March 12: St. Theophanes the Chronicler
St. Theophanes was born in Samothrace, Greece around the year 759. He was orphaned while still a young child, but was left a large inheritance. At age twelve, Theophanes’ guardian coerced him to marry, however he and his wife vowed themselves to celibacy. They lived together for several years but eventually Theophanes’ wife joined a religious community and he became a hermit.
Theophanes’ wisdom and holiness were quickly noticed by others. He decided to use his great wealth to form two monasteries out of the men who sought his counsel. Theophanes became abbot of one of these monasteries and gained a greater reputation for his virtues. While he lived in the monastery, Theophanes worked to write a history of the Christian world starting at the end of the Diocletian persecution to the early ninth century. It is for this work that he gained the nickname “Chronicler.”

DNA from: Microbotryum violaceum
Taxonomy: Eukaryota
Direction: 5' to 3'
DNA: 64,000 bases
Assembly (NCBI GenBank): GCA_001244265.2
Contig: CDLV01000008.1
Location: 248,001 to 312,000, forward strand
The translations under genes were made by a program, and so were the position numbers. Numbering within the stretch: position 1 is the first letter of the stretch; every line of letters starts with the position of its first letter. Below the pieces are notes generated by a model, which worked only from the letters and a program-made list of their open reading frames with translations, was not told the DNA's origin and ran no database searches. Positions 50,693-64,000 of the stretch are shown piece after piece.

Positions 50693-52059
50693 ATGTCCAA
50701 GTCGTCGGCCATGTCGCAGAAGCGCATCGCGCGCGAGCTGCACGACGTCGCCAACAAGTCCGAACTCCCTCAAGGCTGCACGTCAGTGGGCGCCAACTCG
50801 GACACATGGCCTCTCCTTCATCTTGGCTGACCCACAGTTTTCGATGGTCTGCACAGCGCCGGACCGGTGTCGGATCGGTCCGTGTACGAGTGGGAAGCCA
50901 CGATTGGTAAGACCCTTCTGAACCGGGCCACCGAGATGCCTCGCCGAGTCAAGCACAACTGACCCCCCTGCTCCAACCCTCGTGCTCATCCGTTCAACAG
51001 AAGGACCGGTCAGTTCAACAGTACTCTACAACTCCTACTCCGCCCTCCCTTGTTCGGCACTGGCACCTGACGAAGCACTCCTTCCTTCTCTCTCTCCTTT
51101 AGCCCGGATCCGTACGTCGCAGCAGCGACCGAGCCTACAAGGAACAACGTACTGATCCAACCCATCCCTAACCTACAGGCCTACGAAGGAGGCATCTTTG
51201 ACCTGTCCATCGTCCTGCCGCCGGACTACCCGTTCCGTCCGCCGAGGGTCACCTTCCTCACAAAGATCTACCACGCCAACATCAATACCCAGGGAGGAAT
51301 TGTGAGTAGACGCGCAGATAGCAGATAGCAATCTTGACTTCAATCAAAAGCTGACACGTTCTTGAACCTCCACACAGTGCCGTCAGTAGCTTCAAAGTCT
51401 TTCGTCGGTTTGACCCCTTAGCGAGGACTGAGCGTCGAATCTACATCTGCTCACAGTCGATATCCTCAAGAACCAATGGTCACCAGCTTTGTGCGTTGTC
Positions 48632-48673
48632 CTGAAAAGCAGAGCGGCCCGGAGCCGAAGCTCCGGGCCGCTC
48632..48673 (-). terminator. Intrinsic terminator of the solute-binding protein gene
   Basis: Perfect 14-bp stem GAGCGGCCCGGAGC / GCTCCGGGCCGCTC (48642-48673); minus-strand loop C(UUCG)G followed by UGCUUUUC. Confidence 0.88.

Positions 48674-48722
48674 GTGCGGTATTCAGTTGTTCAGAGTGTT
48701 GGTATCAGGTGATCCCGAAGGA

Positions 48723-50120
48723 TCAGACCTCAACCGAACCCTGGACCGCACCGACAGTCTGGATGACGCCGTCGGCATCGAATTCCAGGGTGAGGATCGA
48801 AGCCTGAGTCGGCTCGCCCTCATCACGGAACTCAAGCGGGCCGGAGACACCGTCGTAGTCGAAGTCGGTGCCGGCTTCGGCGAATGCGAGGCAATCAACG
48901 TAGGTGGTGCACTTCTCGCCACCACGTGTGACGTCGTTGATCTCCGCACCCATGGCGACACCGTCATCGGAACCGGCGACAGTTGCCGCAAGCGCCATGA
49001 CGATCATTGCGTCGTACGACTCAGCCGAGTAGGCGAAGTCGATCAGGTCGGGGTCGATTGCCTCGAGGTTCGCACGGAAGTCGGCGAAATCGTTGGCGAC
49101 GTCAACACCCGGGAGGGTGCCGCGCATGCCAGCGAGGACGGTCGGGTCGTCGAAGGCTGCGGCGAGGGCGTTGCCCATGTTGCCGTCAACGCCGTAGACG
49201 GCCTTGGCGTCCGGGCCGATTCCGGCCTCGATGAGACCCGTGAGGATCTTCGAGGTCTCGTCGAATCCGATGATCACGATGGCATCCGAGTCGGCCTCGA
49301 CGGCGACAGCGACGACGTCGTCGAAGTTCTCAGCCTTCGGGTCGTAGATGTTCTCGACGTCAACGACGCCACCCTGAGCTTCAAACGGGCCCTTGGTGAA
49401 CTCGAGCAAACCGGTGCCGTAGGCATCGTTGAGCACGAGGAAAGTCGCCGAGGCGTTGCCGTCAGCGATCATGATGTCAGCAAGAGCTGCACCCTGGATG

During the time Theophanes lived, the iconoclast heresy was causing problems in the Church. The emperor of Constantinople, who encouraged the destruction of icons, tried to gain Theophanes support through subterfuge and coercion but he remained faithful to Rome. Eventually, this fidelity got Theophanes arrested and imprisoned. He died in prison around the year 818.